Two men charged with murder in shooting near Kansas City's Super Bowl rally

Their arrests - one charged on Tuesday, the other on Feb 17 - brought to four the number of suspects facing prosecution in the Valentine's Day shooting

Steve Gorman, Reuters
Published : 21 Feb 2024, 03:23 AM
Updated : 21 Feb 2024, 03:23 AM

Two men are charged with murder for a gunfight on the fringe of a Super Bowl victory rally in Kansas City, Missouri, that killed one person and wounded more than 20 others, including the suspects, in a quarrel over eye contact, prosecutors said on Tuesday.

Their arrests - one charged on Tuesday, the other on Feb 17 - brought to four the number of suspects facing prosecution in the Valentine's Day shooting. Two teenagers were taken into custody last week and charged as juveniles in family court with firearms offenses and resisting arrest.

Prosecutors have said they would seek to also charge the two minors as adults, and that the investigation was continuing.

The two latest suspects, identified as Dominic Miller, 18, of Kansas City and Lyndell Mays, 23, of suburban Raytown, each faces charges of second-degree murder, two counts of armed criminal action and one count of unlawful use of a weapon.

An account of the bloodshed pieced together from witnesses and video footage determined the violence started when Mays and a group of individuals who confronted him "began arguing about why they were staring at each other," police said in a sworn affidavit filed with the charges.

"According to court records, the defendants attended a Super Bowl parade and rally on Feb 14, 2024, and were armed with firearms," the Jackson County Prosecutor's Office said in a separate statement. It added: "A verbal altercation occurred and gunfire broke out with no regard for thousands of other individuals in the area."

At a brief news conference announcing the charges, Jackson County Prosecutor Jean Peters Baker said the investigation showed the violence stemmed from an argument between Mays and another person who was a stranger to him.

Baker told reporters their quarrel "very quickly escalated," with Mays pulling out a pistol, followed by others in the vicinity "almost immediately" drawing their weapons.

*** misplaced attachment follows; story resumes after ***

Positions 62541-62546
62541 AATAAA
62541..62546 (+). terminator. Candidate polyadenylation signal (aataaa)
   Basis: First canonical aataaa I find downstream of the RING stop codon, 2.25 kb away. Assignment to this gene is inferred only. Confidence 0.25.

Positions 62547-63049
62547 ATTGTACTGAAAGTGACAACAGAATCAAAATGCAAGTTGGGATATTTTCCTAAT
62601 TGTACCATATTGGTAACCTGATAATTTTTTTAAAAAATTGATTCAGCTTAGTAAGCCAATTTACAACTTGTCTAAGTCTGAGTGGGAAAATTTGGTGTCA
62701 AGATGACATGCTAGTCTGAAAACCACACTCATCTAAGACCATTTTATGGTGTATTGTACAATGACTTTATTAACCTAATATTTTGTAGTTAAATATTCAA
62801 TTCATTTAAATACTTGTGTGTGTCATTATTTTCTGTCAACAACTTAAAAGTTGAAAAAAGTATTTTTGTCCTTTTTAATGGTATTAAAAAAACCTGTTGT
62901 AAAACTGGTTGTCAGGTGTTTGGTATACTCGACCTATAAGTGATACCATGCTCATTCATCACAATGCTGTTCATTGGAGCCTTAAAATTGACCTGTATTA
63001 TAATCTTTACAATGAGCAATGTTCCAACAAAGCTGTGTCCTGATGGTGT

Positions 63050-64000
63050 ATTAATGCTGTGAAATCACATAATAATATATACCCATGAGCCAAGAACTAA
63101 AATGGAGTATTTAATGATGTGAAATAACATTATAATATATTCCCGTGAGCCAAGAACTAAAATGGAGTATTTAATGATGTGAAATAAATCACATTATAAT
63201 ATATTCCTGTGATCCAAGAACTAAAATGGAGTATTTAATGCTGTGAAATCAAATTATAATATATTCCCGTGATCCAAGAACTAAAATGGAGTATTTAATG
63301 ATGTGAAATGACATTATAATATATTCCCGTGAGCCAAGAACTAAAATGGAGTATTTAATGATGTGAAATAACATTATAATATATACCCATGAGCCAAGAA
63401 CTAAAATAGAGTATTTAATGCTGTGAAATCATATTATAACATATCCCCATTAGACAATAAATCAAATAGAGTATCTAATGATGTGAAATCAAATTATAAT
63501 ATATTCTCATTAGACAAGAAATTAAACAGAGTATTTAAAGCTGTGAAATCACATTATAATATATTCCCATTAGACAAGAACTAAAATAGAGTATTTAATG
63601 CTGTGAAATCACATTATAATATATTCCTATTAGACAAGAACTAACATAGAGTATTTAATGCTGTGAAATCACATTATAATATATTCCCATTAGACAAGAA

While both Mays and Miller are charged with murder, Baker said the evidence shows it was a bullet fired from Miller's weapon that struck and killed Elizabeth Lopez-Galvan, 43, an on-air radio personality.

Police have previously said she was one of 23 people struck by gunfire, including at least nine children, but court documents filed against Mays put the total number of known gunshot victims at 25, including Lopez-Galvan.

Conviction for second-degree murder in Missouri is punishable by a prison sentence of 10 to 30 years or life.


The shooting unfolded following a parade and rally near the city's landmark Union Station, where police said upward of a million fans had gathered as the Kansas City Chiefs were celebrating their Super Bowl triumph over the San Francisco 49ers.

The broadcast of the NFL championship game on Feb. 11 drew a record television audience, in part due to the heightened media attention surrounding the romance between the Chiefs' Travis Kelce and pop superstar Taylor Swift. She attended the Super Bowl but was not present for the rally.

Probable-cause statements filed by prosecutors in conjunction with the criminal complaints lodged against Mays and Miller said that both men were themselves hospitalised by gunshot wounds they sustained during the violence.

According to those documents, their actions in the crowd were captured on surveillance video. Miller was tackled by a bystander as he ran through the crowd with a gun shouting, "I'm shot, I'm shot."

Prosecutors said both men confessed to their roles in the shooting during hospital interviews with police detectives.

One witness told police she saw Mays approached by four males, one of whom asked Mays "what he was looking at, because they didn't know him," and that a firearm was visible hanging from the backpack worn by one of the four, the affidavit stated.

According to the charging documents filed against Mays two days ago, he acknowledged he was the first to draw a weapon and the first to open fire, and that he singled out one individual to shoot at random as the person was running away.

The probable cause statement said Mays told investigators he realized there were youngsters in the crowd but believed any one of them could be armed. It quoted him as recounting to detectives that he "just pulled a gun out and started shooting. I shouldn't have done that. Just being stupid."

Both Mays and Miller remained hospitalised in custody on Tuesday, a spokesperson for the prosecutors office, Michael Mansur said. A detention hearing was held on Tuesday for the two juvenile suspects, he said.